Librarians are found in schools, corporations and also within branches of the government. Individuals who are interested in working as a librarian for a career choice should have great interpersonal and organizational skills due to the nature of the role. Understanding these skills and as well as others related to the position can help an applicant greatly when it comes to writing a resume and applying for an open position.
About Sample Librarian Resumes
A librarian’s job is fast changing in today’s job market; in fact, they are now often called information professionals, making writing a resume for this job considerably difficult. It is necessary for a job applicant to not only focus on their strongest areas and present their professional background in the most favorable light, but to also to be clear about what future employers require of them. Looking at a sample librarian resume (which can be found online) as a point of reference can be the smartest and most straightforward tool a librarian can use to help prepare a clear and concise resume.
How to Write a Librarian Resume
Standing out in the librarian job market can be difficult because the growth of this industry is only at an average rate. With a wide range of fields that a librarian can work within, knowing where to focus a resume is important. Librarian positions in most public, academic, and special libraries must hold a master’s degree in library science, while some school librarians may not need an MLS, but must meet State teaching license requirements. A Ph. D in library and information science is advantageous for a college teaching position or a top administrative job in a college/university library or large public library system.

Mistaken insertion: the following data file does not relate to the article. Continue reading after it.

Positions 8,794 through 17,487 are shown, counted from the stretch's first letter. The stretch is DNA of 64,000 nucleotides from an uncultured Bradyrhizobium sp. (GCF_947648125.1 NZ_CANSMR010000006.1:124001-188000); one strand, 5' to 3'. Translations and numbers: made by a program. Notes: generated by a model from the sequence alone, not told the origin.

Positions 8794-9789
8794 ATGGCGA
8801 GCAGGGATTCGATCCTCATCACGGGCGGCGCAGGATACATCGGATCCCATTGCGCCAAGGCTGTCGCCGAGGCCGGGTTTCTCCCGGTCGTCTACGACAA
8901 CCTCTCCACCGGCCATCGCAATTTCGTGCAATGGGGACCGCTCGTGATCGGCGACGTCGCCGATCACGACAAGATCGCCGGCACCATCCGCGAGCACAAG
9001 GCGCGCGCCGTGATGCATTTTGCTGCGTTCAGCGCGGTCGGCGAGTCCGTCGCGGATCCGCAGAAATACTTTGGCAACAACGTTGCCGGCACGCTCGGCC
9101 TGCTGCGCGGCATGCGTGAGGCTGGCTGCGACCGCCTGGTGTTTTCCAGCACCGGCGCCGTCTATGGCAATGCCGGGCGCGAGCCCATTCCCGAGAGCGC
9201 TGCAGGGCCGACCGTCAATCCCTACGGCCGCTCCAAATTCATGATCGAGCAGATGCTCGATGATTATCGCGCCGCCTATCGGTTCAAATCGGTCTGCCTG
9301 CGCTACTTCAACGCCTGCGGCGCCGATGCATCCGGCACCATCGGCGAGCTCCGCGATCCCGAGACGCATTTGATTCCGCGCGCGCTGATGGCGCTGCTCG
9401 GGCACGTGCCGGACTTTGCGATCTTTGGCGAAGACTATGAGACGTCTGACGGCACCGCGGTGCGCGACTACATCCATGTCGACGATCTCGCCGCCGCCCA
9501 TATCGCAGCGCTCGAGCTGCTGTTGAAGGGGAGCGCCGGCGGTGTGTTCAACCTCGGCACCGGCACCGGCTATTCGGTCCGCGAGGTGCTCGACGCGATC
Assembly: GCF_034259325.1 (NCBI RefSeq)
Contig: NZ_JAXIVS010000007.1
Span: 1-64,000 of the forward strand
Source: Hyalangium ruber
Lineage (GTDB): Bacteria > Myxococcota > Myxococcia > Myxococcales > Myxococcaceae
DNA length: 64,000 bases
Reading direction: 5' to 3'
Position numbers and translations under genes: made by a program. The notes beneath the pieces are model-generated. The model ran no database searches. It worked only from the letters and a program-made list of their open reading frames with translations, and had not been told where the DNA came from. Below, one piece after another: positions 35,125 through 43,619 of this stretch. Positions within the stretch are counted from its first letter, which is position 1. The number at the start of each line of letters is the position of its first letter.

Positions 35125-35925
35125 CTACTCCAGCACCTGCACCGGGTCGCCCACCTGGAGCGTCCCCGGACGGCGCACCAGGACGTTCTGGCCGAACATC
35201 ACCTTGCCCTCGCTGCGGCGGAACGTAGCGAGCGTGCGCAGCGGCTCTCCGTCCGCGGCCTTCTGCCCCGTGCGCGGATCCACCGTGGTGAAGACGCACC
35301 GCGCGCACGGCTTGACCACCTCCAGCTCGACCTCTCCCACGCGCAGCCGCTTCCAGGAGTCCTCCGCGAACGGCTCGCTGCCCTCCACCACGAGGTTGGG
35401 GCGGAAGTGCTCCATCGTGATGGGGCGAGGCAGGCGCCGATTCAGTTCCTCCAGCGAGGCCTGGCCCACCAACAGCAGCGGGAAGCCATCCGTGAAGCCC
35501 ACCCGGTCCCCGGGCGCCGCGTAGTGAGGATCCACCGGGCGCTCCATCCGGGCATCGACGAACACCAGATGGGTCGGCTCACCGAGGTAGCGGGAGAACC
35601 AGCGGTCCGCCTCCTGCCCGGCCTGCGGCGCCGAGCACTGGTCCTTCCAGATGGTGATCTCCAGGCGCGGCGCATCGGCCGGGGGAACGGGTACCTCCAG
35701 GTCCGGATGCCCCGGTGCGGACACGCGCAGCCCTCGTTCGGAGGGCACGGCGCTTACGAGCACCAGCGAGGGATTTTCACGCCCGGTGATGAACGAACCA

In addition to an MLS degree, librarians in a special library, such as a law or corporate library, usually supplement their education with knowledge of the field in which they are specializing, often earning another degree in that subject. Also, in this day and age, it is equally important that a librarian can show computer and electronic resource skills. Many companies are turning to librarians because of their research and organizational skills and their knowledge of computer databases and library automation systems, so job opportunities for librarians in the future will not always be in the traditional public library setting.
Librarian Job Description
A librarian’s job is hard to define in this day and age, but in general terms they are there to help people find information and use it effectively for personal and professional purposes. Having a knowledge on a wide variety of scholarly and public information, managing staff, developing information programs and systems, following trends related to publishing, computers, and other media, and to oversee the selection and organization of library materials would all fall under the heading of what a librarian does.
Salaries of librarians vary according to the individual’s qualifications and the type, size, and location of the library. The average wage of librarians in 2008 was $52, 530. The lowest 10 percent earned less than $33,190, and the highest 10 percent earned more than $81, 130. As mentioned earlier, the job outlook for librarians is expected to grow at an average rate (12%) which means that competition for positions is going to be tough.
The librarian profession is changing quickly with technology and offers a range of niche areas for people to work within. A concise, professional, well-presented resume containing the right information can help to lead to a more fulfilling professional career.